Thursday, December 14, 2017

China says war must not be allowed on Korean peninsula -

Thursday, December 14, 2017

Megyn Kelly left Fox News in part due to O’Reilly: report -

Saturday, April 15, 2017

North Korea warns against U.S. ‘hysteria’ as it marks founder’s birth -

Friday, April 14, 2017

British spies were first to spot Trump team’s links with Russia -

Thursday, April 13, 2017

Can Fiorina seize the moment?

Nail Stanage

Carly Fiorina stole the show at the Republican debate on Wednesday evening — but that doesn’t guarantee she will be catapulted toward the top of the polls, political insiders say.

“[Sen.] Marco Rubio [R-Fla.] did really well at the first debate and it moved the dial a little, but didn’t put him in the top tier,” said Susan MacManus, a professor of government at the University of South Florida. “My guess is [Fiorina] will probably gain more than anybody else from the debate, but by how much?”

In Fiorina’s orbit, however, the excitement is tangible. Keith Appell, a senior adviser to the super-PAC CARLY for America, told The Hill that the debate “resets the race.”

Appell also said the businesswoman’s effort, which he asserted had been picking up steam, had received an extra infusion of energy in the wake of the candidate’s debate performance.

Highlights for Fiorina included an emotional condemnation of Planned Parenthood, at least one exchange in which she was widely seen asgetting the better of frontrunner Donald Trump and a strikingly personal reference to a stepdaughter whom she lost to drug addiction.

“We’ve got a lot of calls today and we’re reaching out to a lot of people today,” said Appell. “You’re going to see more money coming in, more people joining the team in these early states. Our strategy of playing for the long-haul appears to be working, and in some cases it might be working a little better than even we hoped.”

Unaligned Republicans don’t want to deny Fiorina her moment in the sun or underplay her debate performance. As the only woman in the field, her mere presence in a central role helps rebut liberal charges that the GOP lacks diversity.

But some of those GOP observers also seem skeptical that Fiorina is about to be transformed into a leading contender.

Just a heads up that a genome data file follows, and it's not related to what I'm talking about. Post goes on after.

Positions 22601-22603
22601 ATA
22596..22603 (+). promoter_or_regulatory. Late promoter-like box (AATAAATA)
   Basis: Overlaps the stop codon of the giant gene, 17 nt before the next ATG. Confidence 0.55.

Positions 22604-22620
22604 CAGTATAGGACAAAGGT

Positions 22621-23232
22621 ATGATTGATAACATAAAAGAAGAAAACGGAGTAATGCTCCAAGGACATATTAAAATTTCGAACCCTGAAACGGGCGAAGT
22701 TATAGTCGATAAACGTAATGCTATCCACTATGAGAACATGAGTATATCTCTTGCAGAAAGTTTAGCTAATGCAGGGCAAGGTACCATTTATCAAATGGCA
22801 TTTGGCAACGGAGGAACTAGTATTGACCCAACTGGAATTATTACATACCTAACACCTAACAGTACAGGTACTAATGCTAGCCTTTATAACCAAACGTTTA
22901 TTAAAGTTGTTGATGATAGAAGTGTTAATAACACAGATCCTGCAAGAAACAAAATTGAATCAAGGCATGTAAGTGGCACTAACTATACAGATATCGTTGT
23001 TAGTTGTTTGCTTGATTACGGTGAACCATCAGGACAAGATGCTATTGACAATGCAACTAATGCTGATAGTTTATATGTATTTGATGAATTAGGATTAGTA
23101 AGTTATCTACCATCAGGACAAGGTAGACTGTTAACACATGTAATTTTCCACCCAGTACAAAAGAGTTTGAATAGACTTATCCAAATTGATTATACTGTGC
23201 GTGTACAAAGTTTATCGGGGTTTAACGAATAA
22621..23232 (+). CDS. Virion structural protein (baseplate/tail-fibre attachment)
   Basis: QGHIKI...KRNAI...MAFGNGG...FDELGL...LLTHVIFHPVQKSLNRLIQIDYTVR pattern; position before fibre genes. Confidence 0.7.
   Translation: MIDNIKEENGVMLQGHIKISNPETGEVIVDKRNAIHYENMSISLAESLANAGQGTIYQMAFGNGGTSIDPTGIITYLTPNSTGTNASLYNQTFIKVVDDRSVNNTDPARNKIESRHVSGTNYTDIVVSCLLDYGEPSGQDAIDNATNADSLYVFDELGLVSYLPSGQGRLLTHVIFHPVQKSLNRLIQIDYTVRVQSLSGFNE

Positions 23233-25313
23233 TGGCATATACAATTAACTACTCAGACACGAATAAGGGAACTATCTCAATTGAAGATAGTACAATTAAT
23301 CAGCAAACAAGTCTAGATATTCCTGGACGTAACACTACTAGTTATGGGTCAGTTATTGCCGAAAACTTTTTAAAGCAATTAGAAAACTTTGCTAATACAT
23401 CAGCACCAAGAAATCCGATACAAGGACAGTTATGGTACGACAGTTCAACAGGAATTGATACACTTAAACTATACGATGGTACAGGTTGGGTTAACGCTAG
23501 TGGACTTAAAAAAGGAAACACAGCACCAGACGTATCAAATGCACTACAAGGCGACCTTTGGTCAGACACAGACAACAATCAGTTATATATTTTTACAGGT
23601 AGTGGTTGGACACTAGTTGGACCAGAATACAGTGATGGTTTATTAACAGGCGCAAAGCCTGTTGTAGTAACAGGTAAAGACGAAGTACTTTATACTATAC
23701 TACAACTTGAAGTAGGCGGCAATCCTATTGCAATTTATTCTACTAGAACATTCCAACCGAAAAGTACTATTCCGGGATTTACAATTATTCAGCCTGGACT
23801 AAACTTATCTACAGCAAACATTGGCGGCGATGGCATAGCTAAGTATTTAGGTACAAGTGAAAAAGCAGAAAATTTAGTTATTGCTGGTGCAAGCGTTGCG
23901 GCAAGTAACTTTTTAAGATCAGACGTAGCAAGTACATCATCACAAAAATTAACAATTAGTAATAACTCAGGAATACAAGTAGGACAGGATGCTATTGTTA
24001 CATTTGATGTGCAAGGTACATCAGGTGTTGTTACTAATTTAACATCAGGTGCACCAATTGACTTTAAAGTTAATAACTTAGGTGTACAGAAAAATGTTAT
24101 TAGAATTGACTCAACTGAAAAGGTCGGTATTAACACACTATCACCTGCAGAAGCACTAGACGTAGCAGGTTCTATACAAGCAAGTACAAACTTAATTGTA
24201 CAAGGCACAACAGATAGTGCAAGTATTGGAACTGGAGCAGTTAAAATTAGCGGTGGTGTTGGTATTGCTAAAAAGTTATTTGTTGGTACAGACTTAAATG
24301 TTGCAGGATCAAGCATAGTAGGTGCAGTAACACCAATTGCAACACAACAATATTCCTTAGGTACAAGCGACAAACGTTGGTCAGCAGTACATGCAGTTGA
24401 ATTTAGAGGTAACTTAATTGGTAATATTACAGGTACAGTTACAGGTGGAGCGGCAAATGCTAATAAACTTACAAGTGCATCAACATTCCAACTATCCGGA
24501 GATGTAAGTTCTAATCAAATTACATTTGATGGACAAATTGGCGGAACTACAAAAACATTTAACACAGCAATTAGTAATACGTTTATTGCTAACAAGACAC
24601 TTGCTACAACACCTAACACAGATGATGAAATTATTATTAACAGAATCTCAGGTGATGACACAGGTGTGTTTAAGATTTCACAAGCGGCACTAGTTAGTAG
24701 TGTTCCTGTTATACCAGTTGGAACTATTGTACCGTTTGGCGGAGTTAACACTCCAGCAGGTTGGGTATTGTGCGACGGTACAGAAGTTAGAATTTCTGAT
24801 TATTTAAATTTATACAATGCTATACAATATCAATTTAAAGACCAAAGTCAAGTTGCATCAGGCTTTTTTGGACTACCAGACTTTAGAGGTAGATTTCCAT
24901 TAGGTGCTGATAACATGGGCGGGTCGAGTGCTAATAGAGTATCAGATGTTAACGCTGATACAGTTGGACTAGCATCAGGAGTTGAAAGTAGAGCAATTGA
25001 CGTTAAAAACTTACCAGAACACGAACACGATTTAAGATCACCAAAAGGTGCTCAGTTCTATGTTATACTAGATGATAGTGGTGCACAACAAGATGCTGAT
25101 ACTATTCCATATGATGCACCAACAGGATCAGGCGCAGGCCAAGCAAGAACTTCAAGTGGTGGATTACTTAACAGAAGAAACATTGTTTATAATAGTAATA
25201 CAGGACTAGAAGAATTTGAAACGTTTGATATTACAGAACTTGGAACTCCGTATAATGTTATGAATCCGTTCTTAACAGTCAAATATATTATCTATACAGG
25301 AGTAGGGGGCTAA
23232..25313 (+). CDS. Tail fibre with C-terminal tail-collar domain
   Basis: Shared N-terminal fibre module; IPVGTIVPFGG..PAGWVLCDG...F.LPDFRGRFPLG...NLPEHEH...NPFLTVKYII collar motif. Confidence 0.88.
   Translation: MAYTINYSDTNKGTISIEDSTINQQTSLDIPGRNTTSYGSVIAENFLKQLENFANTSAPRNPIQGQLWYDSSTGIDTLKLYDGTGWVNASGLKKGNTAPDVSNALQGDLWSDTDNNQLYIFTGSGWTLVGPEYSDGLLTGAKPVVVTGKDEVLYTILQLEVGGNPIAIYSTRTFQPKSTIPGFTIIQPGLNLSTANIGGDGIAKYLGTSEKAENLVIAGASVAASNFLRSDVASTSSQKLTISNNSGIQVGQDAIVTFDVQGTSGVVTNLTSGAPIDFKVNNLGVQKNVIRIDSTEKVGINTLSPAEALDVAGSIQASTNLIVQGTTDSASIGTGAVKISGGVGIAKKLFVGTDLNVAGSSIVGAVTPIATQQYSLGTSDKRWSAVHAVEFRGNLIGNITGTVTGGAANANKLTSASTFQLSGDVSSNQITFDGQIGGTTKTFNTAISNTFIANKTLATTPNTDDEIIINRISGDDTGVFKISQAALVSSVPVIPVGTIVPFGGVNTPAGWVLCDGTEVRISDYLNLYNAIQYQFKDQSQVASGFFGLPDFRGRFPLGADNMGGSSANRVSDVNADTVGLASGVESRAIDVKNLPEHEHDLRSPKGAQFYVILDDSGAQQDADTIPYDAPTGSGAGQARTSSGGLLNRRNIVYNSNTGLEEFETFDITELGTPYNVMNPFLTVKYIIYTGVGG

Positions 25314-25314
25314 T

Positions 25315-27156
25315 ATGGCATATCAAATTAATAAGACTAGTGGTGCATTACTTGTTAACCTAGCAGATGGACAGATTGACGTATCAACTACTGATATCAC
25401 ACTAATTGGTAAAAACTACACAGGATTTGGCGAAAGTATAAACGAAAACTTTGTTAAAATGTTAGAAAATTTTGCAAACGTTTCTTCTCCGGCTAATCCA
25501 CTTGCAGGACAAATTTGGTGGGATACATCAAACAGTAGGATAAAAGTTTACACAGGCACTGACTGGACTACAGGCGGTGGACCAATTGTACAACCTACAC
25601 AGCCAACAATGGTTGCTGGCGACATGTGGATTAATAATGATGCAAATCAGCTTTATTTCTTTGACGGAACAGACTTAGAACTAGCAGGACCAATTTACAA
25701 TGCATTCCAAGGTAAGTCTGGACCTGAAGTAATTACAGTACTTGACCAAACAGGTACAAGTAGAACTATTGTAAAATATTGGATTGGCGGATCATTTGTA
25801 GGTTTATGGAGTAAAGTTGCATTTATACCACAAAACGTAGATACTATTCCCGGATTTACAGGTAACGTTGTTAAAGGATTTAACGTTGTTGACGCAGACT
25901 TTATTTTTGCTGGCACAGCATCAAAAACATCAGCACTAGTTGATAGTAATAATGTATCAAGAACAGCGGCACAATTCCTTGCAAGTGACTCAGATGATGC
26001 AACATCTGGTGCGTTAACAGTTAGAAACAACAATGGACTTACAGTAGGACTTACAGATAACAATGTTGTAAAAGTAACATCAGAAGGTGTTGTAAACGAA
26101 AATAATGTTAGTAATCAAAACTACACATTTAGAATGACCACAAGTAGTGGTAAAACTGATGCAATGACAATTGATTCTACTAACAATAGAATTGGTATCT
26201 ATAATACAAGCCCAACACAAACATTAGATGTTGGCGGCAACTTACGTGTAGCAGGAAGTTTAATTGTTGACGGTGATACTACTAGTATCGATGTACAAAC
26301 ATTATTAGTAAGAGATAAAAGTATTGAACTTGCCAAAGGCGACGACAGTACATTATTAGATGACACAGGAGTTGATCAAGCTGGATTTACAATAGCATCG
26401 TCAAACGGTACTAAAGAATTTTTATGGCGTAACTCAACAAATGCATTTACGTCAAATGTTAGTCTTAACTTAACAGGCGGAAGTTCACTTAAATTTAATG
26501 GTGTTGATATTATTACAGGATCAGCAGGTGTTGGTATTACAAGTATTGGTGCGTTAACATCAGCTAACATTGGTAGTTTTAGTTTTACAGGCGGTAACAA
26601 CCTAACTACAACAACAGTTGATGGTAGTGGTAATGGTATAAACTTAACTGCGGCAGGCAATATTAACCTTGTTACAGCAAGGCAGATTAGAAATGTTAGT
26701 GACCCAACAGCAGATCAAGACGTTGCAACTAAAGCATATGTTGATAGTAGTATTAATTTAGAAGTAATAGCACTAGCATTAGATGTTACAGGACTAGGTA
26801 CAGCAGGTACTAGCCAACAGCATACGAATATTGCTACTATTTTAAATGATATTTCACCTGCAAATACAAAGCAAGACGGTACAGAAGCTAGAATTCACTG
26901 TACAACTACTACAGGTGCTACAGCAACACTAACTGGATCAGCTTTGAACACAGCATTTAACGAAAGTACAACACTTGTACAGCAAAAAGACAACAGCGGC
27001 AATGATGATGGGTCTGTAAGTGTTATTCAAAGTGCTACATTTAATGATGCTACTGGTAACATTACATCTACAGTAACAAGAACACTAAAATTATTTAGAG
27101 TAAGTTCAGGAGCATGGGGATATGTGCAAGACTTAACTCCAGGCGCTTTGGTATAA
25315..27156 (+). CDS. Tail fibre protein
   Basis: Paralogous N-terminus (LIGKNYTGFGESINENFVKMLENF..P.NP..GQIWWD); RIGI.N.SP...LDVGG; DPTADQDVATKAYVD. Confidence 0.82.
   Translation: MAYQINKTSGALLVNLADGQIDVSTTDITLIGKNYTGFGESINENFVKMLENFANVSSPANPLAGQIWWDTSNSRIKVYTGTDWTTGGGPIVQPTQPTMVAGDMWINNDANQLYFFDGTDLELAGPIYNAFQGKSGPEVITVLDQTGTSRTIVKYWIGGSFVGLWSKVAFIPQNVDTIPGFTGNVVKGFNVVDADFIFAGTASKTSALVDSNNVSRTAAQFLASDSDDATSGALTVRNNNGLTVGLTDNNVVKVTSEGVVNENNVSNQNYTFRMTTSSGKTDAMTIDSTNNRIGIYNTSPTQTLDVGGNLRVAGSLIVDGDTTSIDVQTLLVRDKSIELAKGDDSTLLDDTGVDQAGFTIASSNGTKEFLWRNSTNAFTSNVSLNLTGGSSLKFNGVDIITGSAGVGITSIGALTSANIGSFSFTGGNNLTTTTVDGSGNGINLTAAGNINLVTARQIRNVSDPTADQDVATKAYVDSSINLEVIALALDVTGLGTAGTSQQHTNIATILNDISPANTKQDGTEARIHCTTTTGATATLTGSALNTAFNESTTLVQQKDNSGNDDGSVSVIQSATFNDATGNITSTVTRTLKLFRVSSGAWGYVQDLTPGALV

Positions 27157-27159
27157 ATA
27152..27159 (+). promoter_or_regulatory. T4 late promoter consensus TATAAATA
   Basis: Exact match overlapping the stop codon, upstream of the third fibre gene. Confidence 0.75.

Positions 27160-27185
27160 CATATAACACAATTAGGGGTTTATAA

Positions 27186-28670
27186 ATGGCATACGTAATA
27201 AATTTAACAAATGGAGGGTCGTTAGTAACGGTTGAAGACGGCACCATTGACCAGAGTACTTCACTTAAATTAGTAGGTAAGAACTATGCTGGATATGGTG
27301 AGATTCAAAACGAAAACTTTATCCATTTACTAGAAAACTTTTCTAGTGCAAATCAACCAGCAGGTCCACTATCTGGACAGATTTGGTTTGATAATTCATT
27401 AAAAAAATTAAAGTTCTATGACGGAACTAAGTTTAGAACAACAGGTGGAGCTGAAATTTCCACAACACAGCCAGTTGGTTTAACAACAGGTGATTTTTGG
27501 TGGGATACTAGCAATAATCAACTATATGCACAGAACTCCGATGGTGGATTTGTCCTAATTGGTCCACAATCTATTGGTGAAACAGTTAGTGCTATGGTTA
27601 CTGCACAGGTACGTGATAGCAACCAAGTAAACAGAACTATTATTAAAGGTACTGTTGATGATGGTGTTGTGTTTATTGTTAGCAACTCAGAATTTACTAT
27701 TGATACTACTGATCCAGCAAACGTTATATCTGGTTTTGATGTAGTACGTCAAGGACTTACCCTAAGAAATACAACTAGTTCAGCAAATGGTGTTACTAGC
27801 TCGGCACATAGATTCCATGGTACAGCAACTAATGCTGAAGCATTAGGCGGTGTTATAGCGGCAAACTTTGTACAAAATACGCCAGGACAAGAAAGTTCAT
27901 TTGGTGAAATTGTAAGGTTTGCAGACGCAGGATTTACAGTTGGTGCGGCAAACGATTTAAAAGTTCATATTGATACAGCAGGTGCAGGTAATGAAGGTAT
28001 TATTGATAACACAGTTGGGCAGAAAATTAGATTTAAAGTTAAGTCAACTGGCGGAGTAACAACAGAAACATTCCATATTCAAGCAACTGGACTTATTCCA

“When you are a candidate who is having one of these moments when everyone is talking about you in a positive way, you’d better use it to build out your campaign team so you can withstand the bad days as well as celebrate the good days,” said Craig Robinson, a former political director of the Republican Party of Iowa.

Robinson emphasized that he believed Fiorina had “capitalized on every opportunity she was given” in the debate, but he also noted that her political career includes only one race — a heavy loss in her effort to oust Democratic Sen. Barbara Boxer from her seat representing California in 2010 — and that her GOP rivals this time have formidable resources.

“I think in Iowa she’s really battling the Jeb Bushes and the Marco Rubios of the world, and that is a tough battle,” Robinson said. “She is going to have to out-work and out-organize those candidates, because when it comes to the air-war, you are competing with a guy [Bush] who has a $100 million super-PAC. Rubio is well-funded, too. They are going to have TV ads and big staffs in places like Iowa, and she has got to compete with that.”

Fiorina backers such as Appell acknowledge the importance of money, but they note that Bush’s resources have not delivered any great dividend for him as yet. In Iowa, for instance, Bush commands 5 percent support in the RealClearPolitics (RCP) average, tying for fourth place, while Fiorina, in sixth, is only one-third of a percentage point behind.

No major polls have come out since the Simi Valley debate. But amid the rave reviews for Fiorina, it’s worth noting how modest her overall standing was beforehand. Whereas Bush is third in the RCP national average, Fiorina is tied for seventh, with 3.3 percent support. Her strongest of the early-voting states, according to the RCP average, is New Hampshire, where she lies fourth, behind Trump, former neurosurgeon Ben Carson and Ohio Gov. John Kasich.

That might change if she can transfer the energy seen on the debate stage to on-the-ground organizing in the early states. Appell insisted that this was already going well and that the super-PAC was “focused for the most part on building the ground game. That’s our primary focus.”

A longtime Republican activist in New Hampshire, unaligned so far in this cycle, noted admiringly that the former CEO “is here frequently. While she is here, she is doing the right kind of events, she is connecting with people. She is picking up endorsements. They are gaining some momentum.”

But the same person also cautioned that, to an extent unusual among the candidates, Fiorina was very dependent upon her super-PAC. The activist claimed that “she has more or less completely outsourced her campaign” to the outside group, which cannot coordinate with the official effort.

Robinson, in Iowa, made a different, but related, observation, insisting that Fiorina needed to do more of her own events, in part because of the opportunity such occasions provide to identify and organize supporters.

“She needs to do her own campaign events, rather than being the featured guest at someone else’s event,” he said. “The campaign needs to get people out and sign them up.”

“When it’s your moment in the race, you have to capitalize on it,” he added.

Source: The Hill